If you paid points on your mortgage so you could get a better rate, you can get a tax break. When you purchase your main residence, the IRS will let you deduct all of the points during the year they were paid.

When you refinance your home, you still get a tax break but the points usually get deducted over the loan’s life.

For lines of credit or home equity loans, you can deduct the points the same year they are paid if the money is used to do work on the home. If you use the money to do anything else, the points will be deducted throughout the term of the loan.

On second homes and vacation residence, the money paid in points must be amortized over the term of the loan.

Property Taxes

Another big tax break you will receive is deducting the amount you paid for property taxes during the year. All of your property taxes that were paid will be itemized as an expense on IRS Schedule A.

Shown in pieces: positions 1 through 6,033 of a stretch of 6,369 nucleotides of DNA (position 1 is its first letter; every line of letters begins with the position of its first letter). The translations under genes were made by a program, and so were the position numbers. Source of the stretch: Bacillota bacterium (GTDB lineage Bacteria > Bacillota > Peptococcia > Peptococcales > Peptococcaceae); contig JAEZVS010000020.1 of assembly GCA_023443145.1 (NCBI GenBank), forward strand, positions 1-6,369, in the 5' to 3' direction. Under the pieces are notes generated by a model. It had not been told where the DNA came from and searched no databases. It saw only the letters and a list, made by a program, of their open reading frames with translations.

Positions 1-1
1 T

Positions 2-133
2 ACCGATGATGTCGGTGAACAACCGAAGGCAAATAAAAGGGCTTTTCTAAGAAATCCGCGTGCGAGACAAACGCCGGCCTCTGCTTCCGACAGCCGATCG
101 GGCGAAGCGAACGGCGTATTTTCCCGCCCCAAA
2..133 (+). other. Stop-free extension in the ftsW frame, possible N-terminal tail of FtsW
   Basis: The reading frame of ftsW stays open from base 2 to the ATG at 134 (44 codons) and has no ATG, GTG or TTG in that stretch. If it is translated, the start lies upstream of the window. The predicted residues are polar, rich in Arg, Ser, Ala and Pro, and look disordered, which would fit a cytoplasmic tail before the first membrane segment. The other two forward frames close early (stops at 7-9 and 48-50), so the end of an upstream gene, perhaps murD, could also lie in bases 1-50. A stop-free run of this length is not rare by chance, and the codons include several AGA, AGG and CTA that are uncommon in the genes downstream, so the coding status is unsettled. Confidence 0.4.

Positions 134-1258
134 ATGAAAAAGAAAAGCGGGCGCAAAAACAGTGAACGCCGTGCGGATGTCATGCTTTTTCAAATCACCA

Sell Your Home

If you sell your home, you can avoid some of the taxes on any profit you make. A sales gain up to $250,000 for individuals and $500,000 for married couples is tax free if the property was owned for 2 years and has lived in it 2 years before the sale. If you do not meet the residency and ownership requirements, you will owe tax on all of the profit.

Unforeseen Circumstances

If you sell your home because of unforeseen circumstances, the IRS provides some tax relief for people who have to sell before they fully qualify for the tax break.

Unforeseen circumstances include:

– Job loss
– Divorce
– Death
– Multiple births during the same pregnancy